Drilling the front pivot pin detent with the 3/32" x 6" aircraft bit.

 

Using the BAXTER makes it easy to clamp the work piece secure and square in the vice.  This hole is to be drilled 1 and 1/8" deep, and must be straight and true.  A drill press is the desired equipment for ensuring the hole is accurate.  Clamp the work piece under your drill head and position the bit in the proper location and proceed to drill.

The key here is that the detent be on center and perpendicular to the pivot pin so that the detent does not bind.  Use good manufacturing sense to ensure that your bit will not wander in this low tolerance area.

 

Drilling the rear takedown pin detent with a 3/32" bit.

This hole drills through to the takedown pin hole.  Position the drill bit directly over the correct location and drill through until you penetrate the rear takedown pin hole.  It should line up perpendicular to the center-line of the pin hole.  It is important to drill straight with this long skinny hole.  if you get crooked, the detent pin may hang on the takedown pin.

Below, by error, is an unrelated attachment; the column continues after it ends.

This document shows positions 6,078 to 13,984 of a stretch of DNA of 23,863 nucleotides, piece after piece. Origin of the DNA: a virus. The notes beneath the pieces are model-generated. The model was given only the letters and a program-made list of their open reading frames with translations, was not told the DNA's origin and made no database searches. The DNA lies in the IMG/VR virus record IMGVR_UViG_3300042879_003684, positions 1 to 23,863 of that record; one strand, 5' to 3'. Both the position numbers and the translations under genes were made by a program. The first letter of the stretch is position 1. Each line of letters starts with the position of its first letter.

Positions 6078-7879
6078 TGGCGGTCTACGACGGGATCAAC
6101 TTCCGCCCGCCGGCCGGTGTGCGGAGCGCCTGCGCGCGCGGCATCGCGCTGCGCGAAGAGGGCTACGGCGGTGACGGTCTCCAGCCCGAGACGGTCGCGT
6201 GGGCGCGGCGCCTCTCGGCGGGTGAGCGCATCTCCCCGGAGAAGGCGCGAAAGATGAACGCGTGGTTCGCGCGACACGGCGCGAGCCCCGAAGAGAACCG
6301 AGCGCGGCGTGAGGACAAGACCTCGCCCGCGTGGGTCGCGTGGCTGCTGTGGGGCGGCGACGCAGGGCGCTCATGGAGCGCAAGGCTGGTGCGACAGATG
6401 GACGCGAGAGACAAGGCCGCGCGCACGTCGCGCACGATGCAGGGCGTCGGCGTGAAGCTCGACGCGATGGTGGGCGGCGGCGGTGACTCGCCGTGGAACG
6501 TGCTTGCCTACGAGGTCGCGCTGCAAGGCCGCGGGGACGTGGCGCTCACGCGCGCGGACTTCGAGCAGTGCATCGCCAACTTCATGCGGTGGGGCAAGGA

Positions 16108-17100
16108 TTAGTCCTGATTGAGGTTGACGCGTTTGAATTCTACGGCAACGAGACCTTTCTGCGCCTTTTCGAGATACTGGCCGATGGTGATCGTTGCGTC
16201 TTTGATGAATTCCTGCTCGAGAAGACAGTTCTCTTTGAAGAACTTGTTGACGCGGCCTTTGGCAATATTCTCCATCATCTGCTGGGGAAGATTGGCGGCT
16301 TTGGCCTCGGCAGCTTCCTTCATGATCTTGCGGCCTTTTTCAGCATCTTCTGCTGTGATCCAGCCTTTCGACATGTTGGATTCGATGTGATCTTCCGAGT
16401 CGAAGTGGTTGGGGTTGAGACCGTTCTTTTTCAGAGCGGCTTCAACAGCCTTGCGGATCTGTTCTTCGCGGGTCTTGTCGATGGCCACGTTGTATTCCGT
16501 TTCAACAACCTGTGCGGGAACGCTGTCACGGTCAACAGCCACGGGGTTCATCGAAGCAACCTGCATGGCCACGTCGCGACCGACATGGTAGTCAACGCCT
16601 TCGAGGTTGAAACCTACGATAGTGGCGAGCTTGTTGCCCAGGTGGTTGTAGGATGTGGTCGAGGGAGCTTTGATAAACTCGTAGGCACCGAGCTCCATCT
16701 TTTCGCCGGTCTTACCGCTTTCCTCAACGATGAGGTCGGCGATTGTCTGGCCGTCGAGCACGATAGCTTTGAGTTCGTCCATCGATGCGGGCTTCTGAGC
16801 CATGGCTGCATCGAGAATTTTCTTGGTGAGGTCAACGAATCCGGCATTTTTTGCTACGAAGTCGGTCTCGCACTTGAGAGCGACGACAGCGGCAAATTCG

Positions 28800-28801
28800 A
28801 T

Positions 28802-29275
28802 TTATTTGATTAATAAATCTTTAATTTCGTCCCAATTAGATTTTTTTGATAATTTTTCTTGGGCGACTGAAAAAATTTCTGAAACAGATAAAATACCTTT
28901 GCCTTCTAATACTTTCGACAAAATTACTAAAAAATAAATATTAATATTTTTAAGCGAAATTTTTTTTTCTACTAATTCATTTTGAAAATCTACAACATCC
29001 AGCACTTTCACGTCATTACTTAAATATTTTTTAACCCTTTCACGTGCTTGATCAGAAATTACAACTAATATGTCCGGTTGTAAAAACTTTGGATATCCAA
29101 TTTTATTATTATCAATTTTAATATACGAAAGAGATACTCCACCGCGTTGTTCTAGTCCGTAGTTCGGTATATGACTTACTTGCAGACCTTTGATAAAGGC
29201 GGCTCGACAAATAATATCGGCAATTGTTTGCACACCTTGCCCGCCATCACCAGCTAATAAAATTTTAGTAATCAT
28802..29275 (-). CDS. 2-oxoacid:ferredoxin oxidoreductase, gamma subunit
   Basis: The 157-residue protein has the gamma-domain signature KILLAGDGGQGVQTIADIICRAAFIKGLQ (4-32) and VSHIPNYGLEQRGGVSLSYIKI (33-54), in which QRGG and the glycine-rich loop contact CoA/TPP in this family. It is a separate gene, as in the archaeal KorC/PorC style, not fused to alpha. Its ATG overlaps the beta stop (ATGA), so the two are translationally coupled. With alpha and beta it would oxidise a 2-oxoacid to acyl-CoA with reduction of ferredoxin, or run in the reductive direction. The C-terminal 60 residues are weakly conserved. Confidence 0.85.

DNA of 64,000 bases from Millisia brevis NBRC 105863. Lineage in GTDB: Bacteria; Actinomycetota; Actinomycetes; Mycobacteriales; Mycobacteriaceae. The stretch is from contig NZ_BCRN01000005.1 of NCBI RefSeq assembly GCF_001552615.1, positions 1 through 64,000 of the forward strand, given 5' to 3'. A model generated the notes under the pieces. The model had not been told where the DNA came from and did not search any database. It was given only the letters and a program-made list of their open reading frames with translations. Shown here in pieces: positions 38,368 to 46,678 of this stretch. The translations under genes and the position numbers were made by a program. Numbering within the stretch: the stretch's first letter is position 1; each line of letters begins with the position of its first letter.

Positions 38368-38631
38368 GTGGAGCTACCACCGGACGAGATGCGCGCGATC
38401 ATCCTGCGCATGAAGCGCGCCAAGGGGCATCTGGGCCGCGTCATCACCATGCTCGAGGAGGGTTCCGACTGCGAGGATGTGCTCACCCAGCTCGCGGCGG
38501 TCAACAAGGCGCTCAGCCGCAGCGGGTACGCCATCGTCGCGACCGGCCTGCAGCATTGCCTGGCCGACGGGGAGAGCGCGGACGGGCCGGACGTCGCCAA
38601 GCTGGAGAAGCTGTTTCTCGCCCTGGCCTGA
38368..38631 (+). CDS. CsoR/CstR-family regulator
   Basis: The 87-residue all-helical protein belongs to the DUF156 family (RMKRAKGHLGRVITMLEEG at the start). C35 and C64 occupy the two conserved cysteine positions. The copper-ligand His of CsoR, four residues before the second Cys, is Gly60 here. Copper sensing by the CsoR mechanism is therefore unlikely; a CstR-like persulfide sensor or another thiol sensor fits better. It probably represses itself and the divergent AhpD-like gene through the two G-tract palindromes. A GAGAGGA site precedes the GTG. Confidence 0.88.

Drilling the selector detent with a 1'8' drill bit.

The selector detent is directly perpendicular to the center line of the selector.  It is drilled in two steps.  First, all the way through to the selector hole, and then counter sunk by 3/16" with a 5/32" bit.

Use the 3/32" x 6" aircraft bit to drill the pin hole for the bolt hold-open feature.

You should mark and center punch this hole location before mounting the receiver in the BAXTER drilling fixture.  The BAXTER provides a pathway for your bit when doing this operation, but does not pilot the bit directly like all the fire control and pivot holes.  The fixture does however allow you to conveniently clamp the receiver to your work surface. 

Give the location a good impression with your center punch.  Using a drill press makes this step very simple.  Just line the fixtured receiver under the chucked bit and bring it down to the center punched mark.  Lock everything in place and begin drilling, begin slowly and get a good bite, then drill through both sides to the lug in one operation.  Keep the bit lubricated and clear the chips often, withdraw the bit a little every-so often to aid in chip removal.  Chip clearing is very important when working with small bits as the channels of the bit can become clogged and cutting slows dramatically.